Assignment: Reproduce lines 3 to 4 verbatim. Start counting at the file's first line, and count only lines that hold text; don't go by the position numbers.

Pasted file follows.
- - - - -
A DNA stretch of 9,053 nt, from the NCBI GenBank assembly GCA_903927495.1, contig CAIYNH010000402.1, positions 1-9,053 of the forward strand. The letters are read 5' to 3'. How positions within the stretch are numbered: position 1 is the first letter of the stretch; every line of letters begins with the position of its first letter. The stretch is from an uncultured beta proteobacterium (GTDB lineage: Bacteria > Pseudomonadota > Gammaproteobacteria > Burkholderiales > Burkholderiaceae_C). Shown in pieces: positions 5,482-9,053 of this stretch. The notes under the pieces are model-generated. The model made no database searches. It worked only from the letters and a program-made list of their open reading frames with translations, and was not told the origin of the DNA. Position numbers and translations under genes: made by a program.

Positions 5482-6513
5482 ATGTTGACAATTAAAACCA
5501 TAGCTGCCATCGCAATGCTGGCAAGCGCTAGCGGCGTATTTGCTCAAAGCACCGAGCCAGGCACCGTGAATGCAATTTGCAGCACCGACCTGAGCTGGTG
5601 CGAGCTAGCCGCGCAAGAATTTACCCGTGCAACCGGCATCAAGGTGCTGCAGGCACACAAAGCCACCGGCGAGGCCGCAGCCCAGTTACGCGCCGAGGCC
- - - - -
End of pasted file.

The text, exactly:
5482 ATGTTGACAATTAAAACCA
5501 TAGCTGCCATCGCAATGCTGGCAAGCGCTAGCGGCGTATTTGCTCAAAGCACCGAGCCAGGCACCGTGAATGCAATTTGCAGCACCGACCTGAGCTGGTG